overseas person has the meaning given to it by section 7 of the Overseas Investment Act 2005

permanent resident of New Zealand means a person who is the holder, or is deemed to be the holder, of a permanent resident visa under the Immigration Act 2009

Privacy Commissioner means the Privacy Commissioner appointed under section 12 of the Privacy Act 1993

public authority means a person or body that performs any public function, duty, or power conferred on that person or body by or under the law, and includes

(a)

an organisation named in

(i)

Schedule 1 of the Ombudsmen Act 1975; and

(ii)

Schedule 1 of the Official Information Act 1982; and

(b)

a local authority or public body named or specified in Schedule 1 of the Local Government Official Information and Meetings Act 1987; and

(c)

a foreign public agency

security records

(a)

means papers, documents, and records of any kind, and whether bearing a security classification or not, that are officially made or received—

(i)

by an intelligence and security agency in the conduct of its affairs; or

(ii)

by any employee of an intelligence and security agency in the course of that employee’s official duties; and

(b)

includes registers, books, maps, plans, drawings, photographs, cinematographic films, sound recordings, and electronic storage media made or received by an agency or employee of the kind described in paragraph (a); and

(c)

includes copies of papers, documents, records, and other things that are security records by virtue of paragraph (a) or (b)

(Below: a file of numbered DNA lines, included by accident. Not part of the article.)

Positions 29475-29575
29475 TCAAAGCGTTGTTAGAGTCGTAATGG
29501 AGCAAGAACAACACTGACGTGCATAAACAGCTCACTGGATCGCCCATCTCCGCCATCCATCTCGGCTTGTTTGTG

sensitive information has the meaning given to it by section 6

signals intelligence means intelligence gathered or derived from communications and information infrastructures

State Services Commissioner means the State Services Commissioner appointed under section 3 of the State Sector Act 1988

Type 1 intelligence warrant has the meaning given to it by section 47

Type 2 intelligence warrant has the meaning given to it by section 47.

5 Meaning of national security

In this Act, national security means the protection against

(a)

threats, or potential threats, to New Zealand’s status as a free and democratic society from unlawful acts or foreign interference:

(b)

imminent threats to the life and safety of New Zealanders overseas:

(c)

threats, or potential threats, that may cause serious harm to the safety or quality of life of the New Zealand population:

(d)

unlawful acts, or acts of foreign interference, that may cause serious damage to New Zealand’s economic security or international relations:

(e)

threats, or potential threats, to the integrity of information or infrastructure of critical importance to New Zealand:

(f)

threats, or potential threats, that may cause serious harm to the safety of a population of another country as a result of unlawful acts by a New Zealander that are ideologically, religiously, or politically motivated:

(g)

threats, or potential threats, to international security.

6 Meaning of sensitive information

(1)

In this Act, unless the context otherwise requires, sensitive information means information of a kind specified in subsection (2) that, if disclosed, would be likely to

(a)

prejudice the security or defence of New Zealand or the international relations of the Government of New Zealand; or

(b)

prejudice the entrusting of information to the Government of New Zealand on a basis of confidence by

(i)

the Government of any other country or any agency of such a Government; or

(ii)

any international organisation; or

(c)

prejudice the maintenance of the law, including the prevention, investigation, and detection of offences and the right to a fair trial; or

(d)

endanger the safety of any person.

(2)

The kinds of information are as follows:

(a)

information that might lead to the identification of, or provide details of,

(i)

sources of information available to an intelligence and security agency; or

(ii)

other assistance or operational methods available to an intelligence and security agency; and

(b)